Homeland: 102 “Grace” Review
“Grace” (Series 1 | Episode 2)
WARNING – FULL SPOILERS
How good is Damian Lewis’ Arabic? His American accent is so good that some of the actors who worked alongside him on Band of Brothers thought he was from the States. If it weren’t for the pale skin and ginger hair, actors on the set of Homeland would think he was fresh out of the Middle East, with Arabic pronounced that effortlessly.
Linguistic skills aside, Lewis character Brody was tormented by flashbacks of his captivity. These sequences played a huge part in his mental state and influenced his actions greatly. At the start of the episode his nightmare about digging a hole for Walker’s body before kneeling down and being executed, dictates his mood for the rest of the day. Jessica’s bruises show that he’s been deeply scarred by his incarceration, regardless of where his true loyalties may lie. Furthermore, he spent the whole day sat in the corner, reenacting the time he spent in an Iraqi prison cell. What surprised both Mathison and the audience was when Jessica returned home to find him smiling, saying that he’d had a ‘great’ day.
One of the big elements to this episode was the huge presence of the media in Brody and his family’s life. Setting up camp on the front lawn, hounding the family as they leave for work and school and cold calling throughout the day, it seems Brody’s not going to be able to relax anytime soon. I couldn’t help feeling sorry for the eager photographer who took a fierce shot in the neck; he was pretty disrespectful taking photos from the back yard but didn’t deserve to have his windpipe almost crushed. This scene gave us an impression of how deadly Brody is, most likely cause by Chris’ question about “what’s it like to kill somebody?’’. I was really intrigued as to what he’d do next, whether he would apologize and try to redeem himself with the journalist as not to cause attention or return inside. Instead though he walks to the nearest mall and picks up a prayer rug.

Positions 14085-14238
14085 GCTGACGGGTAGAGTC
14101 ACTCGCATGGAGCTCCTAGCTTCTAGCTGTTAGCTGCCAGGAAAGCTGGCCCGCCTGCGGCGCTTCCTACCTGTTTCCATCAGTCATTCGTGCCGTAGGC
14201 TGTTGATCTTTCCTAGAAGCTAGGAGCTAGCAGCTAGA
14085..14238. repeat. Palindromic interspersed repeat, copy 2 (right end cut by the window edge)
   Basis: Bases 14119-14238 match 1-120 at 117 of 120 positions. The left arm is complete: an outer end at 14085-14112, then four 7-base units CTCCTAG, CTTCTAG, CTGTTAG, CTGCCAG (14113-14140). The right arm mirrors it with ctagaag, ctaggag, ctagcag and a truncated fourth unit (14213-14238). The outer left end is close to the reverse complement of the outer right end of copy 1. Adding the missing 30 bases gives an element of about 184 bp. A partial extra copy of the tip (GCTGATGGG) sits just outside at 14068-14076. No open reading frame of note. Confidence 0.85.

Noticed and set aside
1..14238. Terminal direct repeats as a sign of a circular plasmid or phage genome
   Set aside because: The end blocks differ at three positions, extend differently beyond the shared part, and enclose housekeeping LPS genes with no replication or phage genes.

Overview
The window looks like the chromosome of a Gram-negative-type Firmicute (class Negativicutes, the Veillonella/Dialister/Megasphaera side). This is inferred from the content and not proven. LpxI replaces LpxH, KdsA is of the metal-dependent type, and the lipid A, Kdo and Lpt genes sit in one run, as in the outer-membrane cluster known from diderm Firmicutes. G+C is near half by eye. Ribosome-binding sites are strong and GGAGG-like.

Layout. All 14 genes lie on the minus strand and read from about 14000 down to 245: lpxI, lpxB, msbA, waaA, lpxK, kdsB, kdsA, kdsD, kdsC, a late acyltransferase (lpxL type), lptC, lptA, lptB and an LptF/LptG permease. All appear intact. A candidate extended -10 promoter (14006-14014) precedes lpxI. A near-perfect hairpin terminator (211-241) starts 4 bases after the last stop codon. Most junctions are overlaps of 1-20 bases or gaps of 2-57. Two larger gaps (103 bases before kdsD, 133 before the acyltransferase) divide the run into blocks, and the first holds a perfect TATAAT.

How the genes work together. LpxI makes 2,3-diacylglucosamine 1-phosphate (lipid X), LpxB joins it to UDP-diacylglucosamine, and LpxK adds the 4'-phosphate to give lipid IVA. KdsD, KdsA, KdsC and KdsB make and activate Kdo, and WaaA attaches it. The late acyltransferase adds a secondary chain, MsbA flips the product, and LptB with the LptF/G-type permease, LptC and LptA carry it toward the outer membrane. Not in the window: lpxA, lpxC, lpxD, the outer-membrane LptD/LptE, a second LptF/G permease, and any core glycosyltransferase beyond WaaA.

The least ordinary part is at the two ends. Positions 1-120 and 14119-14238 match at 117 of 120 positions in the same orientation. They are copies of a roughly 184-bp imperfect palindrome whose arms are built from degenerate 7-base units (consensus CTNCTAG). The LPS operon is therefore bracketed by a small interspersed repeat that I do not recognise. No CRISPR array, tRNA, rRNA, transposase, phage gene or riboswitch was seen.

Now we know that he’s at least been converted to Islam, there was a big hint to this at the meal table when his family said grace, but the confirmation came when he prayed on the rug in the garage. This was quite tense because he didn’t seem to be making too much of an effort to cover his tracks. Jessica could have walked in at any moment wondering why he was up so early, or another keen photographer could have noticed the door slightly open.
The most significant moment came right at the end of the episode when Brody, fresh from his morning Islamic prayer, strutted out to his front step dressed in his finest military uniform ready for questioning. This change of attitude after yelling at Mike about the war the night before gives a huge indication that despite his lapses in stability, he seems to be following a plan.
Mathison meanwhile was busy with her undercover escort-turned-informant Lynne, who’s managed to get some footage of Abu Nazir with Prince Abudd. Alongside this, we also found out that her psychotic condition is hereditary and in order to avoid losing her CIA status she gets her meds from sister Maggie. This was an interesting discovery because we didn’t learn of the roots of her condition last week and know that Virgil knows this could become a factor down the line.
Virgil’s partner Max, or Captain Bluetooth as I’d prefer to call him, couldn’t have looked more obvious when following Brody in the mall. Given Brody’s special forces training, surely he must have known someone was following him, but yet he still bought the rug.
Is he playing a game with Mathison’s guys? Does he know the house is bugged, which is why he chose to pray in the garage? And what will Mathison do next after Brody’s impromptu press conference? There’s plenty of things to think about till next week. This show has only just begun but already it feels like it’s going to be one that you cannot afford to miss.
Scene of the Episode | The Prayer – This week’s big reveal was executed brilliantly. Brody wasn’t just go through the motions; he swept the floor, laid out the rug and opened the door like it was a ritual, as if he’d been doing it for years. Lewis’ performance and authentic accent made this a defining moment in building up this character’s unique persona.
Reviewed by Rich Jepson, cult TV enthusiast and author of 24: Terrorism Through Television.